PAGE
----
Rather Ridiculous

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By Charles Lane
Monday, September 24, 2007

I have obtained new documentary evidence regarding Dan Rather's relationship with his former bosses at CBS News.

Obviously, I cannot identify my source. But he told me during a collect call from Sofia, Bulgaria, that he has access to Rather's "personal files" and that his typewriter was built after 1966. To authenticate the document, I showed it to some of my kids' friends, and they said it was awesome.

Here, then, the letter -- written by Dan Rather and dated Nov. 31, 2006:

"Dear CBS News:

"My new career at HDNet is keeping me busier than a bordello at Mardis Gras.

"But I did want to take a moment to thank you for your kindness and consideration during my 44 years as the finest broadcast journalist any network ever had.

"Let's face it. At times I did or said things that some people, most of them partisan political operatives, considered unbecoming, ridiculous or even 'firing offenses.'

"In 1987, I walked off the set of the evening news, leaving you to fill several minutes of dead air, because you delayed the news to finish coverage of the U.S. Open tennis tournament. That came back to haunt us the next year, when then-Vice President George H.W. Bush mocked me about it. But you stood by me.

"In 2001, I accidentally gave a speech at a Democratic Party fundraiser in Austin. Later, I realized that some powerful and extremely well-financed forces think that journalists shouldn't help political parties raise money. For a minute there, the issue got hotter than a hamburger on a hickory fire. You guys put out a statement calling it an 'honest oversight,' and we rode it out together. Thanks.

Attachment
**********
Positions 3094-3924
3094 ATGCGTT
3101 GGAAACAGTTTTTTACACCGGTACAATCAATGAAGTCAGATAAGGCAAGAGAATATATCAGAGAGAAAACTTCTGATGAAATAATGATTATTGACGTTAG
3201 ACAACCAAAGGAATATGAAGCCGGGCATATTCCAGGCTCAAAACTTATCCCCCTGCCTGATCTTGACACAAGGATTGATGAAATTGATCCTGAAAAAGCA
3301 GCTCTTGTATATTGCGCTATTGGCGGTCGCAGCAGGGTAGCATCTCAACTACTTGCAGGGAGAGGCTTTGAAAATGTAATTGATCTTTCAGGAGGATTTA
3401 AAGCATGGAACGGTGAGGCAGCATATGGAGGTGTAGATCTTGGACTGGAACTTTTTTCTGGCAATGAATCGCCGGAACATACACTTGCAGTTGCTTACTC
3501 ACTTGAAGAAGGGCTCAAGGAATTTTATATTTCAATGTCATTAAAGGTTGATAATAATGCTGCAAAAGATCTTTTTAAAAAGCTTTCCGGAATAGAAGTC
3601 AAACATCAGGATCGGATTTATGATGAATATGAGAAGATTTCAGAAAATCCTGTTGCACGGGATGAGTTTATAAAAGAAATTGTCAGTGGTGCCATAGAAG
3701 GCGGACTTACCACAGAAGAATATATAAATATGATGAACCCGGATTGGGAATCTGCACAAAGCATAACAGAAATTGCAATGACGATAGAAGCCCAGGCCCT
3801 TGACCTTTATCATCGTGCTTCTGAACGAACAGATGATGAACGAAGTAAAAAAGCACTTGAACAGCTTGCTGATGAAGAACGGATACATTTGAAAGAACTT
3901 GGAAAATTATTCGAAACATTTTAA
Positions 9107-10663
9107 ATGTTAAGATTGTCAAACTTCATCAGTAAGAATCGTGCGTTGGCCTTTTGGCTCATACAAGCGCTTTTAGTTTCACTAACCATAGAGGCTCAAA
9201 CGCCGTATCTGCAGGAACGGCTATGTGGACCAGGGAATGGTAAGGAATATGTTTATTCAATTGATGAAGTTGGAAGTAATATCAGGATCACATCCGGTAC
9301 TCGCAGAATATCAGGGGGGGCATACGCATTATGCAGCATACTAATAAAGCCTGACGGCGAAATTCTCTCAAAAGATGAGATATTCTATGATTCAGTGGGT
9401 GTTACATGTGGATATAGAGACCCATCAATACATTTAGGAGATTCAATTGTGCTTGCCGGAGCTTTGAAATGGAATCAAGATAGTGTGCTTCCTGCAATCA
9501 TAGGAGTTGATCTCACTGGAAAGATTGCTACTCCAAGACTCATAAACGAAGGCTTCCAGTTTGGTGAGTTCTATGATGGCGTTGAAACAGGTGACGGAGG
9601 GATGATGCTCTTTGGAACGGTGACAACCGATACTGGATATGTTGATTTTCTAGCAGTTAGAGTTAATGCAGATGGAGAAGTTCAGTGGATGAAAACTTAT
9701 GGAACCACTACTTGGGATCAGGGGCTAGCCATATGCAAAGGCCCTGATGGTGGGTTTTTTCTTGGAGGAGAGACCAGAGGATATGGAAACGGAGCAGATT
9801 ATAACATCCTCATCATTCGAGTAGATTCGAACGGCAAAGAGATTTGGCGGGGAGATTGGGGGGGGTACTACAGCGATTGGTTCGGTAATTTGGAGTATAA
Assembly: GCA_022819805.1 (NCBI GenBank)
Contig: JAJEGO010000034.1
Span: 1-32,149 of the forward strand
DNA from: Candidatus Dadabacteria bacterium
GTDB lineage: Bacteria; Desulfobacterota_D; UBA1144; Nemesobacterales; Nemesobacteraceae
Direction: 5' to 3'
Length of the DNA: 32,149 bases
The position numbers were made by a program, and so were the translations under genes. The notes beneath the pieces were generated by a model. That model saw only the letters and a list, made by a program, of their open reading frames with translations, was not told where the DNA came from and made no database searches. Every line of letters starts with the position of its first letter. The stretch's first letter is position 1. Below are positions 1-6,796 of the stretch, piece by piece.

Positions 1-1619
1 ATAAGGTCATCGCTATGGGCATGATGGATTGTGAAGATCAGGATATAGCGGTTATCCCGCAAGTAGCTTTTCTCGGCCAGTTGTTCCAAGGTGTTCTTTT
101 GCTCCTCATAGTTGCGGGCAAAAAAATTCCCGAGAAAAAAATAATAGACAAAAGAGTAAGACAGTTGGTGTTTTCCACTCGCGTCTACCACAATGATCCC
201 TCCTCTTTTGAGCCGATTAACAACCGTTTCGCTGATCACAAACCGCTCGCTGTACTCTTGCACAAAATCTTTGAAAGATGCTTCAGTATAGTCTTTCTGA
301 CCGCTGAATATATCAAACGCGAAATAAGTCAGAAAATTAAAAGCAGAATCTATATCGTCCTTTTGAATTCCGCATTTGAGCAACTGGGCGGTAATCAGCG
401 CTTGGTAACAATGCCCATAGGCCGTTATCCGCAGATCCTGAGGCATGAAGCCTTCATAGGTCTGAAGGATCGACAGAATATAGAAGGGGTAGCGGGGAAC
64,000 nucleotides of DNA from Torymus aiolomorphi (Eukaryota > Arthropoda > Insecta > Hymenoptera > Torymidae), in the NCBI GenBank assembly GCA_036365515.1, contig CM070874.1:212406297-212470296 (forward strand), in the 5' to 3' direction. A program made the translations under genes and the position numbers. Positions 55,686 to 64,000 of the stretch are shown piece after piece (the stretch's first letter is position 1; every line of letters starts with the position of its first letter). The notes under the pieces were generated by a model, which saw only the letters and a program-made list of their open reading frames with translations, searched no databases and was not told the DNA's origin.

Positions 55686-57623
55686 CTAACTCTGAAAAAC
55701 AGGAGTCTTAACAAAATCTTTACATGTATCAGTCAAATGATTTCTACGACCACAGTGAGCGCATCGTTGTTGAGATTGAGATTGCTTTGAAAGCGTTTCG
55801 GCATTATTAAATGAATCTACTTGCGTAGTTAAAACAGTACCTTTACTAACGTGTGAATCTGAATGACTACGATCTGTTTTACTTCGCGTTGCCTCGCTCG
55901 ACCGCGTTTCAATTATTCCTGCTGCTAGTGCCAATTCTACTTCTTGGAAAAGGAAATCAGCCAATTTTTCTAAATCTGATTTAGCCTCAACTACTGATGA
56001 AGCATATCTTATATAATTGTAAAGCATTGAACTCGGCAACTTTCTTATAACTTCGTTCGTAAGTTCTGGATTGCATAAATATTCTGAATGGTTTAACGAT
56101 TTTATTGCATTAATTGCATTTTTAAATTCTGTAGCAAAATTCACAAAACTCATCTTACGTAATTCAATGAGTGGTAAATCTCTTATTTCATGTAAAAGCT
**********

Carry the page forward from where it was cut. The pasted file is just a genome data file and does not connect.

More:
"But what really made me gratefuller than a Pilgrim in November was the way CBS News handled my Sept. 8, 2004, broadcast of those fake documents -- you know, the ones that said President Bush finagled his way into the Texas Air National Guard during Vietnam and then skipped a Guard physical, etc., etc.

"You guys stood by me, and the report, until it became impossible to deny that it was a whopper, and then you let me make a dignified exit from 'CBS Evening News' several months later.

"Until I left the network in June 2006, you kept paying me a $6 million salary, even though I wasn't really doing much work.

"The nicest part, though -- the part that shows you are more compassionate than Mother Teresa in a 12-story leper colony -- is that after I apologized for the bogus report, you asked me to keep my mouth shut about it, even though I was itching to retract the apology.

"Thank you, CBS, thank you for saving me from myself.

"Courage, Dan."

Yes, there is another document making the rounds that suggests that Dan Rather is actually bitter at his former employers. I am referring to the 32-page "lawsuit" in which Rather purportedly accuses various chieftains at CBS of "coercing" him into a false apology for the National Guard broadcast and then muzzling him and starving him of airtime to please the White House.

Clearly, this "lawsuit" is a forgery -- and a pretty crude one at that.

No man in Rather's position would admit that he could be made to apologize for a story he believed was true. A straight-shooting newsman like Dan Rather would have resigned rather than obey an order to lie to the public.

No sensible person would allege that CBS's investigation of the National Guard story was both hopelessly biased because it was led by George H.W. Bush's former attorney general and that the investigation "exonerated" Rather.

No sane individual would start a legal battle that could result in his being deposed under oath about his own conduct at the network over 44 rocky years.

Finally, no one in his right mind would keep insisting that those phony documents are real and that the Bush National Guard story is true.

If there's one thing we've learned about Dan Rather, it is that he's a perfectly reasonable guy. Otherwise, CBS News would never have put him in the anchor's chair in the first place. And he sat there for 24 years.

The writer is a member of the editorial page staff. His e-mail address islanec@washpost.com.


© 2007 The Washington Post Company

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